They said those measures would include programs to enhance the resilience of coastal communities as well as Agriculture Department “climate adaptation hubs” that could help farmers cope with changes in temperature and precipitation.
“Taken together, these actions indicate an entirely new sense of urgency in addressing the threat climate change is posing to our economy and security,” said Paul Bledsoe, a senior fellow on energy and climate at the German Marshall Fund and a former White House climate adviser under President Bill Clinton.
Unlike his other signature second-term initiatives, such as immigration legislation, gun-control measures and entitlement reform, Obama can undertake all of these policies without congressional input. Though Congress could theoretically overturn an Environmental Protection Agency rule to regulate existing utilities under the Clean Air Act, Democrats have the votes they need in the Senate to block such an effort.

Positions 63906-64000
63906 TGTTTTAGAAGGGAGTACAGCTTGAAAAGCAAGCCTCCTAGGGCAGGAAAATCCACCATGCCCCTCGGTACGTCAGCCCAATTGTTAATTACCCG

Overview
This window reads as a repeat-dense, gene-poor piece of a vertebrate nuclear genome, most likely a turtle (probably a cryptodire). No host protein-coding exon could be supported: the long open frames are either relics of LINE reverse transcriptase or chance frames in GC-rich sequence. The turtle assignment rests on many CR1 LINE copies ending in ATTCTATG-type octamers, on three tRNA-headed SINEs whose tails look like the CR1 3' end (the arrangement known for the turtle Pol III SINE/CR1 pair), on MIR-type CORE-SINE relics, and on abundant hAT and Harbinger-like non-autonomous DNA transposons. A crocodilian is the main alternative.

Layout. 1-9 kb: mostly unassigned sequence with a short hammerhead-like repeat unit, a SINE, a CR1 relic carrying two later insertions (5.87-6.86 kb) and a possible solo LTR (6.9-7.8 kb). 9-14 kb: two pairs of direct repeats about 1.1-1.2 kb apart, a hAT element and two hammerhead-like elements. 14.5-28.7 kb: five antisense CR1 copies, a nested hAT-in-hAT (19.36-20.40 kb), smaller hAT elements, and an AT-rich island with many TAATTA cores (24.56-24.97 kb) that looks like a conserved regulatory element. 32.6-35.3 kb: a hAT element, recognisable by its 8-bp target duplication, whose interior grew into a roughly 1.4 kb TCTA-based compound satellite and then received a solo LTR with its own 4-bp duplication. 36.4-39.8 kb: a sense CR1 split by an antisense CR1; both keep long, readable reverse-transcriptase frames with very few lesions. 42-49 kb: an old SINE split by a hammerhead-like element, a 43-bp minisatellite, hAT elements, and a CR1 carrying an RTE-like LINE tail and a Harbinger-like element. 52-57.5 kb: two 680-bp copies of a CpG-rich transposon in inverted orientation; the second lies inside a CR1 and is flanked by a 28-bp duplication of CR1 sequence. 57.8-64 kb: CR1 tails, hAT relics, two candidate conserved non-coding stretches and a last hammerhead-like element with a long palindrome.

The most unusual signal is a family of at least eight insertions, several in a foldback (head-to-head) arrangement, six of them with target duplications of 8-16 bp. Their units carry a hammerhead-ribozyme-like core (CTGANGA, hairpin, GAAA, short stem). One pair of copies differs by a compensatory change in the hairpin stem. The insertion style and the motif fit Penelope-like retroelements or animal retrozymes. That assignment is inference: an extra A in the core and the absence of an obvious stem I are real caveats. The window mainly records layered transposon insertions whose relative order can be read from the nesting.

In a video announcement the White House posted Saturday afternoon, Obama highlighted the benefits of addressing global warming, saying it “is a serious challenge, but it’s one uniquely suited to America’s strengths.”
“We’ll need scientists to design new fuels and farmers to grow them,” he said. “We’ll need engineers to devise new sources of energy and businesses to make and sell them.”
But the move to impose greenhouse gas limits on existing plants — which account for a third of the nation’s greenhouse gas emissions and 40 percent of its carbon emissions — will raise consumers’ electricity prices in the short term as utilities are forced to shutter aging coal plants to comply with stricter pollution limits.
According to the Edison Electric Institute, a utility trade group, there are 1,142 coal-fired utilities in the United States and 3,967 natural-gas-fired plants, all of which would face new carbon limits under Obama’s proposal. Last year they accounted for nearly 68 percent of all electricity production, according to EEI, compared with nuclear and hydropower utilities, which made up 19 percent and 6.7 percent, respectively. All renewables combined amounted to 5.4percent of electricity generation in 2012.